Of the total number who had registered in 2010, only 56% actually stuck with the classes. We felt that if they had had to invest some money, they might have been more committed to following through.

We implemented class fees for 2011 with a $100 differential for members versus non-members. However, Members-in-Transition could register for a fee of $50.  We charged a higher fee to non-members to purchase the SHRM Learning System, but it was still well-below the SHRM price.  Since we had upgraded the program – from study groups to actual formal classes – we felt confident that we were offering a higher value proposition to both members and non-members, and that the price differential we implemented for members versus non-members would incent more to join SHRA.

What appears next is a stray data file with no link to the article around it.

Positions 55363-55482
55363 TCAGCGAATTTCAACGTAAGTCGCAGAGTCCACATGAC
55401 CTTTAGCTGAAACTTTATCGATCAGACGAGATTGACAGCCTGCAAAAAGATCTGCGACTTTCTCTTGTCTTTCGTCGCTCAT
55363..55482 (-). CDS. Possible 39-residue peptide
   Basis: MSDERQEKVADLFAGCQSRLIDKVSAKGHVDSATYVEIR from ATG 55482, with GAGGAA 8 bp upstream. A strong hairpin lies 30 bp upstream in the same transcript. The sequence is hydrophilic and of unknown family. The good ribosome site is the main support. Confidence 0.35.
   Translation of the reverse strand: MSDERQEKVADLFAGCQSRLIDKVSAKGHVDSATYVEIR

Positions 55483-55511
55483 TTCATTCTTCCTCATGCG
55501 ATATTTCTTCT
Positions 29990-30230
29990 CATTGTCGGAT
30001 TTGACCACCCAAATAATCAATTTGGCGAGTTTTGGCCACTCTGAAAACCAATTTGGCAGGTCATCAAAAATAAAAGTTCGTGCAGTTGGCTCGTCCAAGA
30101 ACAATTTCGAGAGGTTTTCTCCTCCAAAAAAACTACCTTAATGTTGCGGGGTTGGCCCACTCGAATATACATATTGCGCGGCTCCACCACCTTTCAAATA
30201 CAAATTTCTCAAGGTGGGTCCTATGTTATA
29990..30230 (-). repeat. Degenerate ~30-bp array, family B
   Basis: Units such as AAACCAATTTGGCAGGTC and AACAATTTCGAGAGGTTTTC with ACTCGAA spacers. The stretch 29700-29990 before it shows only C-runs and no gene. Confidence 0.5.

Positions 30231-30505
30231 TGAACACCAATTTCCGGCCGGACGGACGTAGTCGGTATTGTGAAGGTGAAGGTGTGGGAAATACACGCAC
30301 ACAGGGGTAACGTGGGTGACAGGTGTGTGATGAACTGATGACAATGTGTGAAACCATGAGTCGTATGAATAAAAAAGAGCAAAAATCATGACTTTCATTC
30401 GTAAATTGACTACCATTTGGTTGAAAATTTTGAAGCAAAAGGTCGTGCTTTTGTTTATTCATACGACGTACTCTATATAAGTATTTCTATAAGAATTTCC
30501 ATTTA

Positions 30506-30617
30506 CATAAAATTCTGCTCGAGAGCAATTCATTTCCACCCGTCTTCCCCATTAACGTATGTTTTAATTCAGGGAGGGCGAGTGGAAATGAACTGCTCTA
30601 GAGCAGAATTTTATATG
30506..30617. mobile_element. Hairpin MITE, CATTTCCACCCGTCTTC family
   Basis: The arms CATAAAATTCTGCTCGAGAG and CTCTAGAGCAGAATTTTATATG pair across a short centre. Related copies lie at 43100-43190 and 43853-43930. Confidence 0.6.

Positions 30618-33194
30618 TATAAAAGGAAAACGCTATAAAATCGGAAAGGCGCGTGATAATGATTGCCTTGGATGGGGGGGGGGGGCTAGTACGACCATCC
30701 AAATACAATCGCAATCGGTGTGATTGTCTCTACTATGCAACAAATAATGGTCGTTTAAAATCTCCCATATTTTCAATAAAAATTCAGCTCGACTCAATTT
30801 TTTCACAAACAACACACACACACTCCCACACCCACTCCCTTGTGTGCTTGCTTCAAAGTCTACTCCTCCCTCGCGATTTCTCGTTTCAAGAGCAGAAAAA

The results have supported our decisions.  93% of participants in our 2011 spring class attended almost all classes, and the feedback we received on the class design and instruction has been excellent. 27% joined SHRA as a result of taking the classes. We have not been able to analyze which participants joined SHRA just prior to registering for the classes so they could get SHRA member rates. Of those who have taken the exam to date, 85.7% have passed. And SHRA earned enough revenue with the fees to pay for instruction materials and compensate our instructor with some money held over to use for the 2011 fall class.